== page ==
3 Differences between Working in the Public and Private Sector

In general most welfare states like England support a large public sector that employs up to 60% of the overall workforce. This makes the government the single largest employer in the country. In fact, there are a number of sizable organisations within the public sector itself which dominate the board. For example, the NHS currently has over a million people directly on its payroll and according to the reliable wiki.answers.com, the only organisations that are larger are the Chinese People’s Liberation Army, Wal-Mart supermarket and the Indian Railways!

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Apart from the political debate about the optimum size of the public sector I wanted to have a  quick think about how the inevitable job cuts in the public sector that all political leaders have discussed recently will be absorbed. Obviously there will be a human dimension to this story as well. A lot is made of the divide between the public and private sectors. How real is this? Will it be a barrier to entry for many who will be faced with eviction from the public sector? And what are the main differences between working in the public and private sectors?

1.  Salary?

Well, this is an interesting one. Although the knee jerk reaction is to say head to the private sector for higher salaries, this isn’t uniformly the case. In fact the truth is more nuanced. It is often the case that at the lower end of the career ladder salaries are higher in the public sector but as you progress through to more senior levels, things switch, and compensation for more senior levels is superior in the private sector. In addition, there is the tricky comparison between salary and salary package. The total package offered could include pension, travel, healthcare and other benefits and obviously this can vary considerably – so it’s really not a straightforward case of compare and contrast.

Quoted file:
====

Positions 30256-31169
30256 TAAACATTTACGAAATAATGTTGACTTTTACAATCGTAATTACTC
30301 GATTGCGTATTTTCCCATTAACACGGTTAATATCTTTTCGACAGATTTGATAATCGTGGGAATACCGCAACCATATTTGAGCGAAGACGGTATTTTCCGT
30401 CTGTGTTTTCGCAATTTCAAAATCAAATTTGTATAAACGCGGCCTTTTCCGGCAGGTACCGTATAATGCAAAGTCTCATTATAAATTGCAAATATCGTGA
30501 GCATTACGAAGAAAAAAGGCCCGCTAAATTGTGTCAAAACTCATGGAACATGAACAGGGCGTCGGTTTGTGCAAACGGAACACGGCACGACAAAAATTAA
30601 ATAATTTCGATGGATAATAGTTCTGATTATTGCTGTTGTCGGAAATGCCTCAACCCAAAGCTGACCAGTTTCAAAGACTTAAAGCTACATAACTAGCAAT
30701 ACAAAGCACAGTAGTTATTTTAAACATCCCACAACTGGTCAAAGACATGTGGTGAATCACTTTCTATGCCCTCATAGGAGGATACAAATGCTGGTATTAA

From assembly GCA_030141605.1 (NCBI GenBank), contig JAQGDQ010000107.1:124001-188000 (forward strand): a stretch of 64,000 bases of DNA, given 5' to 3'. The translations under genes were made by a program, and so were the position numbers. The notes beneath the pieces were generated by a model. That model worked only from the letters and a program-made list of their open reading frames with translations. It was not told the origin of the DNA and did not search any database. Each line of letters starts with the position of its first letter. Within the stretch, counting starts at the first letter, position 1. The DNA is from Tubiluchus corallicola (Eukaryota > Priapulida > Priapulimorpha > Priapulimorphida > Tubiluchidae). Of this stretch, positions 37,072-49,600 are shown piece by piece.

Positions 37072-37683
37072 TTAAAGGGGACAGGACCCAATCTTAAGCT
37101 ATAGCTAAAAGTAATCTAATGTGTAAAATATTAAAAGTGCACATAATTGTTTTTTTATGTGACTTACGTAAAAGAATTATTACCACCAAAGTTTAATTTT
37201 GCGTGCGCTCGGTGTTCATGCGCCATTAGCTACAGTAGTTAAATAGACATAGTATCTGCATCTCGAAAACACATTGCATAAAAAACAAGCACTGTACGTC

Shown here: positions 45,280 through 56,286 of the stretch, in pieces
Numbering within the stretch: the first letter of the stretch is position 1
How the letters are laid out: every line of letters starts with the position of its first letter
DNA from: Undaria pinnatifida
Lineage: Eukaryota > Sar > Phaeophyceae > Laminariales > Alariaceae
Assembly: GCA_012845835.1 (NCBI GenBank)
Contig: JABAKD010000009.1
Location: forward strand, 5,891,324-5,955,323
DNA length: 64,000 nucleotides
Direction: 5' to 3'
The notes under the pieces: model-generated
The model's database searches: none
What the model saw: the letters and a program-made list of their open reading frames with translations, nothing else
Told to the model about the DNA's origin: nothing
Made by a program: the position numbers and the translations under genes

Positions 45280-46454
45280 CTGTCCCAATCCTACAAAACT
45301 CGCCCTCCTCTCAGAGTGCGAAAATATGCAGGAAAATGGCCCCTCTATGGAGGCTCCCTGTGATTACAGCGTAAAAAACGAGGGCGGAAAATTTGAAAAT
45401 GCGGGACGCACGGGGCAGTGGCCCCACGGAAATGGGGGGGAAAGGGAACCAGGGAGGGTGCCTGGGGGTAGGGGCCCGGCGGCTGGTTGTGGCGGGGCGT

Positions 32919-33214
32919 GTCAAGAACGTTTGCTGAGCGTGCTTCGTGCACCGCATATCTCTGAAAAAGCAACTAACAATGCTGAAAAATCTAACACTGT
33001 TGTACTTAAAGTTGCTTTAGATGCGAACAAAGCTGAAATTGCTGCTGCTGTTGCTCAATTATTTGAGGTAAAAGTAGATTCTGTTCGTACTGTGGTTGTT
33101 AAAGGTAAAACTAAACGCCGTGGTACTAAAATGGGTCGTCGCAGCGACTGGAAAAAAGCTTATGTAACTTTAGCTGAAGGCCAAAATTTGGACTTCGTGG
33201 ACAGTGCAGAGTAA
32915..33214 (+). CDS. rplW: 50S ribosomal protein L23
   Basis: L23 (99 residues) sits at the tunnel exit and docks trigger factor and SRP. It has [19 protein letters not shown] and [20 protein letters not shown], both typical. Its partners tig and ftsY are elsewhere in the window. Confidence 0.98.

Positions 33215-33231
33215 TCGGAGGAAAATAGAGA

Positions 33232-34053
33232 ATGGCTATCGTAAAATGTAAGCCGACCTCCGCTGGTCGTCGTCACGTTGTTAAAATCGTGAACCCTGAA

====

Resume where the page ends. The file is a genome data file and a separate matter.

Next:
2. Stability?

Historically, tenure or “the job for life” was a big feature for the public sector but things are changing now. Obviously those with permanent contracts may be “safe” but the last few years have seen a great shift towards renewable annual contracts and things look set to continue in that vein.

3. Motivation?

Everyone’s motivation for turning up to work in the morning is different. But are there trends that can identify overarching motivations according to sector? According to Plato – the answer is yes! In his magnum opus “The Republic” he describes the public servant as someone who works to further the public interest without any self interest at all. Not all academics see it that way and there is a definite school of thought that says that the human “self interest” mode operates even in the most dedicated public sector worker – the same as anyone who works in the private sector. What do you think?

If you’re interested in looking into this further, you might like to have a look at an article on the topic by Lise Valentine (VP and Director of Research at The Civic Federation) and Richard Mattoon (economist) which formed the basis for this blog.

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Categories: Articles for Job Seekers, Public Sector and Charities


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3 Comments on “3 Differences between Working in the Public and Private Sector”

  1. Henry S
    June 21, 2010 at 7:07 am #

    The public sector has definitely bridged the gap as far as workplace professionalism goes. While I am now in the private world, I can recall the ‘dark old days’ of the public sector, which tellingly enough coincided with the ‘job for life’ concept.

    Managers now have far higher expectations, and the public world has also woken up and realised that they’re competing with the private sector for quality people. It’s a win for the governing bodies, a win for employees, and a win for the public.

    • July 4, 2010 at 7:54 am #

      Thanks for your message, Henry. Would you go as so far to recommend the public sector to others?

  2. Henry S
    July 4, 2010 at 8:10 am #

    While it depends largely on the orginisation, I would most certainly generally recommend today’s public sector.

    Job for life? No. But a workplace where one can develop? The signs point to yes…

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